Monday, May 12, 2008

Local nonprofit finally ships aid to Myanmar


After an excruciatingly long period of careful political maneuvering, Goleta-based Direct Relief International sent off its first medical aid package to Myanmar on Monday, 10 days after a Category 4 cyclone wreaked havoc in the Asian nation.
Although the military government in Myanmar, also known as Burma, has welcomed aid from foreign nations, it has also expressed opposition to allowing international relief workers to enter the country and distribute supplies.
And while aid has slowly started to trickle into the ravaged nation as relief organizations reach distribution agreements with government officials, between 60,000 and 100,000 Burmese residents are presumed dead or missing and another 1.5 million have been severely affected, according to United Nations estimates.

Tom Tighe, president and CEO of Direct Relief International (DRI), said in his seven years at the nonprofit organization and previous experience as chief operating officer of the Peace Corps, he’s never encountered such a difficult political situation during an international disaster relief effort.
“The limiting factor isn’t resources in this one,” he said as workers nearby enveloped stacks of medical supplies in blue shrink-wrap. “…The limiting factor is the government’s lack of willingness to accept aid.”
He cited a 10-day window in which residents of a country hit by a major disaster need aid to combat a lack of clean water, proper nutrition and shelter before the death rate starts spiking exponentially.
On Monday, workers loaded up seven pallets of medical supplies and basic aid necessities at DRI’s Goleta warehouse, worth approximately $200,000. The delivery had originally been scheduled for Friday, but officials pulled the plug after another relief organization lost a shipment.
“It’s been probably the most complicated that I’ve seen,” said Brett Williams, DRI’s emergency response coordinator, of the approval process to deliver aid.
A DRI staff member in Bangkok, Thailand, has been working with the World Health Organization, other nongovernmental organizations and government officials to negotiate an agreement.
“We want to make sure there is a person on the other end who has a good distribution plan,” Tighe said.
Letting the regime there, a military junta that has been in power for nearly half a century, control the supplies without oversight is not acceptable, he said.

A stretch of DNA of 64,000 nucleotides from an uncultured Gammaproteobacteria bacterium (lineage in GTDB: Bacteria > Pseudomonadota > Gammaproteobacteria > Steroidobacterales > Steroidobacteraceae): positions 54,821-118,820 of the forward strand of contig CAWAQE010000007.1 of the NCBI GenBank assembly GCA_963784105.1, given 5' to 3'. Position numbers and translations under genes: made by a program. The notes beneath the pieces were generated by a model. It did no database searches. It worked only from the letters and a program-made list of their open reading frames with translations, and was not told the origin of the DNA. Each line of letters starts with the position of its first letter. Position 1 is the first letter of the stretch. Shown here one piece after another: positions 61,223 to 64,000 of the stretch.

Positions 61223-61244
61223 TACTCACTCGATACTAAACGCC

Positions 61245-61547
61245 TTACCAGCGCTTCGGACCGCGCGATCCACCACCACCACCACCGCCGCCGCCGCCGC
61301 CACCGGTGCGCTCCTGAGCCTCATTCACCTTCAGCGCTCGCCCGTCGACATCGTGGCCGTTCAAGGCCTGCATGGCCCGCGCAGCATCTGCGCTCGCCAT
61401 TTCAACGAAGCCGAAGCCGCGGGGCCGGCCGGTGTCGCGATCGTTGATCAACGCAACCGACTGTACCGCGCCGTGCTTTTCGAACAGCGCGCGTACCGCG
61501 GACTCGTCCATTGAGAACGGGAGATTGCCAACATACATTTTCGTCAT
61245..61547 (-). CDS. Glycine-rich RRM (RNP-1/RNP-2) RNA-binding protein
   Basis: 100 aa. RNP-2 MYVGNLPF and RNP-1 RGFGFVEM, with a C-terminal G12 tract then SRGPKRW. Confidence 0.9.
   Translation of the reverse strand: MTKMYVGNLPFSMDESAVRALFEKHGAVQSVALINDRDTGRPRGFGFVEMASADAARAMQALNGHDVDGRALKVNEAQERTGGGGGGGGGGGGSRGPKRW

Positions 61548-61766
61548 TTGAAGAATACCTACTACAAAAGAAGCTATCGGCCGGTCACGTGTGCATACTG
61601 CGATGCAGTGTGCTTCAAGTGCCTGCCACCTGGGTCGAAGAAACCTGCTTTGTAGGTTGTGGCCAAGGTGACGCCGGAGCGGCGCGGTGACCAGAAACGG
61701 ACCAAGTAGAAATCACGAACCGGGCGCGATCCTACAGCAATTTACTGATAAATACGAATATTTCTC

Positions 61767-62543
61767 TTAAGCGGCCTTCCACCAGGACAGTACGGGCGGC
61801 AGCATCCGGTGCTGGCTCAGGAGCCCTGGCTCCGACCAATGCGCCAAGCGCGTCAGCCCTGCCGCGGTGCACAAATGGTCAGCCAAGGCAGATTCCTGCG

The organization is also working with a partner clinic in Thailand that has had success funneling aid into the cyclone-ravaged country. Williams said several $25,000 cash grants have been sent off to help their longtime partner.
Complicating matters for DRI is the difficulty in getting medical supplies to the right people, Tighe said. Unlike food and other supplies such as blankets and clothing, medical equipment needs a more exact system of delivery.
“If you drop a bag of rice, people know what to do with it,” he said, while medical supplies need to be in the hands of someone with medical expertise.
Monday's shipment — which is being flown from Los Angeles to Bangkok before being transferred to Yangon, Myanmar’s largest city and former capital — consists of basic antibiotics, simple surgical instruments, sterilization equipment, gloves and masks.
Traumatic injury from the cyclone, wound infections and a lack of clean water are among the top medical concerns, Tighe said, particularly in the heavily impacted Irrawaddy delta.
“Dirty water is a huge cause of infectious disease,” he said, citing malaria and cholera as examples.
While the aid package may seem small, Williams said there is approximately $60 million in medical supplies at the Goleta warehouse that could conceivably be sent if requested and deemed appropriate.
DRI isn’t alone in finding it tough to deliver disaster relief supplies. Other agencies have reported similar difficulty in providing aid to residents affected by Cyclone Nargis. The World Food Program told Reuters it had only 10 percent of the staff and equipment inside the nation that it needs.
“I think we need to be moving 375 tons of food a day down into the affected areas,” WFP spokesman Marcus Prior said, according to a Reuters report. “We are doing less than 20 percent of that.”
In the past, relief organizations have received vital information about infrastructure and affected areas within three to four days, such as during the 2004 tsunami that killed 230,000 people in Southeast Asia. Tighe said that information is still lacking at best, and the Burmese government isn’t allowing experts to assess the situation.
“They’ve issued very few visas for international Western relief workers,” he said.
Tighe’s concerns have been echoed by leaders from other aid organizations, perhaps none more emphatic than UN Secretary-General Ban Ki-moon.
During a press conference from UN headquarters on Monday, he strongly criticized Myanmar’s government for its slow delivery of aid.
“I want to register my deep concern — and immense frustration — at the unacceptably slow response to this grave humanitarian crisis,” he said, according to a transcript of his remarks.
“We are at a critical point,” he continued. “Unless more aid gets into the country — very quickly — we face an outbreak of infectious diseases that could dwarf today’s crisis. I, therefore, call, in the most strenuous terms, on the government of Myanmar to put its people’s lives first. It must do all that it can to prevent this disaster from becoming even more serious.”
Tighe and Williams said they plan to closely monitor the situation and their initial shipment, which is expected to arrive within several days. If appropriate, they will also rely on cash infusions for organizations working in the region, which have generally seen more success in gaining access to affected areas.

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